Robotic seal pups have passed a test set by Brighton University researchers as part of plans to use the smart toys to help dementia sufferers.
Brighton academics worked with dementia patients cared for by Sussex Partnership NHS Foundation Trust to assess whether the furry toys were suitably hygienic.
The university said that although hard to clean, the seal – known as Paro – could pass infection control checks.
This means that the furry toys, which respond to touch and speech, are a step closer to being used routinely on dementia wards.
They have already been shown to bring comfort, the university said, and to enhance the wellbeing of people with dementia. But there were concerns about infection control.
The university said: “Hygiene and cleaning tests were carried out over nine months by Dr Kathy Martyn, principal lecturer in the university’s School of Health Sciences, on a 10-bed dementia ward run by Sussex Partnership.
“The results, just published, show that Paro was maintained within acceptable limits for NHS infection control.”
Lead researcher Penny Dodds, who recently moved from the university to the charity Dementia UK, said: “To our knowledge, this was the first testing of the infection prevention and control aspects in the world and we are delighted with the results.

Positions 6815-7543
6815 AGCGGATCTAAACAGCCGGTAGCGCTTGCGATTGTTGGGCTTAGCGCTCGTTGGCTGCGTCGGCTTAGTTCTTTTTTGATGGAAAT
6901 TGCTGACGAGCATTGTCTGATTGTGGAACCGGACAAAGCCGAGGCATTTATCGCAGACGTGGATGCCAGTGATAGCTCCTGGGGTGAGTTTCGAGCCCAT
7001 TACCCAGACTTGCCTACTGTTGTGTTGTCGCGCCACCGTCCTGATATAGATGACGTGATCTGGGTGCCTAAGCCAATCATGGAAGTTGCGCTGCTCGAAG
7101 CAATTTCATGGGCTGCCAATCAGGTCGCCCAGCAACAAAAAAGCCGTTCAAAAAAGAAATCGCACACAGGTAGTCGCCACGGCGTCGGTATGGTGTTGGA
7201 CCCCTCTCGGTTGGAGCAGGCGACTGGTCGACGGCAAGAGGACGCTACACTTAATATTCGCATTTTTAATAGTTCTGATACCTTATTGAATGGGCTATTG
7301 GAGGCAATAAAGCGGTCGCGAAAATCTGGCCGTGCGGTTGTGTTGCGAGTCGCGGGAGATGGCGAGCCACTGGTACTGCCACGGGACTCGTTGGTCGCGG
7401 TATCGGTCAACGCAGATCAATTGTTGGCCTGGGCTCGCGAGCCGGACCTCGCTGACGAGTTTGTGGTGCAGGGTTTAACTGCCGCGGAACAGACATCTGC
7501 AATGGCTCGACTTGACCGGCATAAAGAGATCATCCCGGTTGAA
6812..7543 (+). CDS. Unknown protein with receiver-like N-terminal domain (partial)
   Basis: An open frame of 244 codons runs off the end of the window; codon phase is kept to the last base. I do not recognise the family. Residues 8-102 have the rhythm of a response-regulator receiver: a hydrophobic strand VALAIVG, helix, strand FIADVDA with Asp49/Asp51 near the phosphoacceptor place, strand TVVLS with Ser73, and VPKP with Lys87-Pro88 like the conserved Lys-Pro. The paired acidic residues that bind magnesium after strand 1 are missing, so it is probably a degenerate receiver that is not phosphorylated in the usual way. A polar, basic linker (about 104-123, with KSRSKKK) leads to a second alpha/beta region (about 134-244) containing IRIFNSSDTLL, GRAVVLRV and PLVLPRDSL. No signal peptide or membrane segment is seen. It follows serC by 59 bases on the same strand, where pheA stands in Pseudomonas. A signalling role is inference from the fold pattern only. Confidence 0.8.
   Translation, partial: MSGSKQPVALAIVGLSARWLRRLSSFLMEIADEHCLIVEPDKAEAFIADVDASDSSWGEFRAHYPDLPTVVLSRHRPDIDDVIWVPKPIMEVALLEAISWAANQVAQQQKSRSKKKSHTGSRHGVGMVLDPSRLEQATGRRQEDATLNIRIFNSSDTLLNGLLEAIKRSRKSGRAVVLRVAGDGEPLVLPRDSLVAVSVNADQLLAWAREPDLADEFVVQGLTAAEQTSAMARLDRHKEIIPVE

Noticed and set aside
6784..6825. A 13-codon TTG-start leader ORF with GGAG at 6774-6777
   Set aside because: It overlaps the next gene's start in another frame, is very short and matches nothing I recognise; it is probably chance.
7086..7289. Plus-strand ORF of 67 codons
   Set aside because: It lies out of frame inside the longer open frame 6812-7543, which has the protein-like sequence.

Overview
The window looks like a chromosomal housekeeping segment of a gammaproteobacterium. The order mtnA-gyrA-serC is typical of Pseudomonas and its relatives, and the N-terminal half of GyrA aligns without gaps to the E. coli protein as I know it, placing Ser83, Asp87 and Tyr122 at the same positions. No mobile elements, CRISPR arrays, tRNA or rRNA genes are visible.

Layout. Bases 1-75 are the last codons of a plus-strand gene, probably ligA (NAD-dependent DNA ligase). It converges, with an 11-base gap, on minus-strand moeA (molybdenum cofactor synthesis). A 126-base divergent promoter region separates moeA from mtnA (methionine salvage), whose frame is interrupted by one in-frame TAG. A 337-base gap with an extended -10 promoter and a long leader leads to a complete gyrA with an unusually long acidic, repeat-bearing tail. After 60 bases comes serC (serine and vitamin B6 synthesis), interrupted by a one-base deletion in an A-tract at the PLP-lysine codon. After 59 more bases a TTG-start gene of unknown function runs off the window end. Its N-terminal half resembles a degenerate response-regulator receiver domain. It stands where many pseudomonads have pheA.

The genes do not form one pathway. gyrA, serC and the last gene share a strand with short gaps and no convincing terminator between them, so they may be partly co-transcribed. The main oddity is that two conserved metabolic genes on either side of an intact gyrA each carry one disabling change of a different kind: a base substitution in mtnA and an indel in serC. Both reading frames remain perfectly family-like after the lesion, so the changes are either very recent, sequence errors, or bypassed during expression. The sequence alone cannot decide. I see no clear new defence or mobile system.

“We have demonstrated that, under controlled conditions, Paro was safe within the hospital setting for an acute care dementia unit.
“It is hoped that this can allay concerns from those who have been hesitant about using Paro in the NHS.
“It is anticipated that Paro will receive ‘medical devices status’ in the UK shortly and the distributor is preparing Paro for the UK market.
“We could be seeing Paro on wards throughout the country in the not-too-distant future.
“The successful research means we can now offer our cleaning testing protocols for use.
“This work is ongoing and the next stage will be to see if a weekly clean can be reduced to 15 minutes.”
Paro was invented by Professor Takanori Shibata, from Japan.
The univer said: “Research has shown that the seal lessens stress and anxiety, promotes social interaction, facilitates emotional expression and improves mood and speech fluency.
“Paro has built-in sensors and its artificial intelligence allows it to ‘learn’ and respond to names patients give it.
“It also reacts to being stroked and spoken to. It wriggles, turns to the patient, opens its big eyes and lets out a cute, appealing squeak.”
Dr Dodds said: “There are similarities to pet therapy but Paro does not have the immediate association of a cat or dog and is easier to supervise.
“Unlike real pets, Paro always behaves, has rechargeable batteries, is always available – and Paro should last about 12 years.
“The most important aspect is the improvement Paro makes to a patient’s quality of life.”
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